These arguments focus on the relationship between language and so-called "higher order" thought processes – our ability to evaluate and analyze, to conceptualize and understand. What about lower-order brain mechanisms, such as perception? New research provides evidence that language can influence these processes, so that hearing the name of an otherwise invisible object can enhance visual perception, boosting that object into our conscious awareness.


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Wildcat2030's curator insight, August 13, 2013 5:45 AM

go read..

Adilson Camacho's curator insight, August 13, 2013 6:43 PM

The question involves the scales and boundaries of places..

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The Psychology of Everything

The Psychology of Everything | cognition | Scoop.it

Give Paul Bloom one hour, and he’ll teach you “the psychology of everything,” illustrating some of the most fundamental elements of human nature through case studies about compassion, racism, and sex.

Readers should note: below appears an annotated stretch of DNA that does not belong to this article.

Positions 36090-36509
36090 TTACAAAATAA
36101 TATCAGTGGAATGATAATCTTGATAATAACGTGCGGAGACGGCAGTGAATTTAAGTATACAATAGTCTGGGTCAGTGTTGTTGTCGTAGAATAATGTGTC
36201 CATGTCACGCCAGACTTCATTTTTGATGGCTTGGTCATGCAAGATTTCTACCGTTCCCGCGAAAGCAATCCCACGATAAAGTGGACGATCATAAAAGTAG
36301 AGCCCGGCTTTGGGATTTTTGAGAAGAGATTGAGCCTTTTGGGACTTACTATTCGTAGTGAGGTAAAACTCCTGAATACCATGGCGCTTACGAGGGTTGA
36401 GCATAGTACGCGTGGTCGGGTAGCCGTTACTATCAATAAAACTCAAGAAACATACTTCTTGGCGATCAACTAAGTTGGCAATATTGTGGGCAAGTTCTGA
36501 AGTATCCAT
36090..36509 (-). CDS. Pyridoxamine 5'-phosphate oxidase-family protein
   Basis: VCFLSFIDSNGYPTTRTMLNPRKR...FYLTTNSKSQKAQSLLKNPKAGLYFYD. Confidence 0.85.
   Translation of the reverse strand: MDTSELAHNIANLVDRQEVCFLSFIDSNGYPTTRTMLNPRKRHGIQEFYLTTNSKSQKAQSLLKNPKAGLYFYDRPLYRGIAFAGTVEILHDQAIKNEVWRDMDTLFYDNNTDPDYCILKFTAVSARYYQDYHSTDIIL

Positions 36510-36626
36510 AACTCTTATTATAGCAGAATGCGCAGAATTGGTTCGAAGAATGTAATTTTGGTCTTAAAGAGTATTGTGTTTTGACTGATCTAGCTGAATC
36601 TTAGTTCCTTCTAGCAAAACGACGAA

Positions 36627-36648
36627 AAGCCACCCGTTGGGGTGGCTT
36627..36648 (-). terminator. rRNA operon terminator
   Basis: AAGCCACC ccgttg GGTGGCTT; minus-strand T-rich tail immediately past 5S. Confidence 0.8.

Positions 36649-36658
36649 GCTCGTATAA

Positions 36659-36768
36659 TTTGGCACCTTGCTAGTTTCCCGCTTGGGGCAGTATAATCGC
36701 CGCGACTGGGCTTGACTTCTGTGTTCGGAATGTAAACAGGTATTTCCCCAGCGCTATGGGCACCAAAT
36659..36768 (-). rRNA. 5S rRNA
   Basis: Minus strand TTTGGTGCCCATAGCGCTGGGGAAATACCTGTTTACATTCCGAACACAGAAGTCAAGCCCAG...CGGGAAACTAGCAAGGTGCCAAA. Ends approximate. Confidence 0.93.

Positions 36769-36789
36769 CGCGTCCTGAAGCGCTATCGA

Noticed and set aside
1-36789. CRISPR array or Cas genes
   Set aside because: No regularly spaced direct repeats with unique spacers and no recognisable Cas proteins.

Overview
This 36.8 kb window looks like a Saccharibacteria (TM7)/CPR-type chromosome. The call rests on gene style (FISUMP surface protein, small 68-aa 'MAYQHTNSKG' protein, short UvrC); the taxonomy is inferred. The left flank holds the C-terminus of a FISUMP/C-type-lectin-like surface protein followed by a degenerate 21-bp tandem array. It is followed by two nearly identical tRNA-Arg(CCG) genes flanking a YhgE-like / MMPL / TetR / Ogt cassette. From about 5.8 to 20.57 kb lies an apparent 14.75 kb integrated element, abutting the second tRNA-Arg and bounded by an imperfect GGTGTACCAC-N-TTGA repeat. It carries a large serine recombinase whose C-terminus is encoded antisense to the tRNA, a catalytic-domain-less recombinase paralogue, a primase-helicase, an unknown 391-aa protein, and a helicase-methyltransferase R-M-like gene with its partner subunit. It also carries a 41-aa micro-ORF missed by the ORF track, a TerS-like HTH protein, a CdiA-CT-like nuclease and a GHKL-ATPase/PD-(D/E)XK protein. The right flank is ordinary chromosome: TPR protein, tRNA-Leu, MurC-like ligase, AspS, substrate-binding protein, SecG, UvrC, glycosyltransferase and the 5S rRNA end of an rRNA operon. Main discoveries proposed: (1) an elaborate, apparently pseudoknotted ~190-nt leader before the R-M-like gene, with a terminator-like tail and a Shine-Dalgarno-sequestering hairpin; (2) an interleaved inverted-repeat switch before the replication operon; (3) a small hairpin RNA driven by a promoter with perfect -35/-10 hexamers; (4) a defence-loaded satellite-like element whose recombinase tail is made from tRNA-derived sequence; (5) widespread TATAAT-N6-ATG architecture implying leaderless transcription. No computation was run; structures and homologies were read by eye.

He discusses some of the biggest questions in the nature versus nurture debate, including “Are we hard-wired to care about others?”
Bloom points out why stereotyping can be both detrimental and beneficial, and he even explains what the porn preference of monkeys tells us about our own sexual choosiness, or lack thereof.
After the hour is up you’ll understand why Bloom calls psychology, because of its cross-disciplinary nature, “the perfect liberal arts major.”

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Dreaming in Different Tongues

Dreaming in Different Tongues | cognition | Scoop.it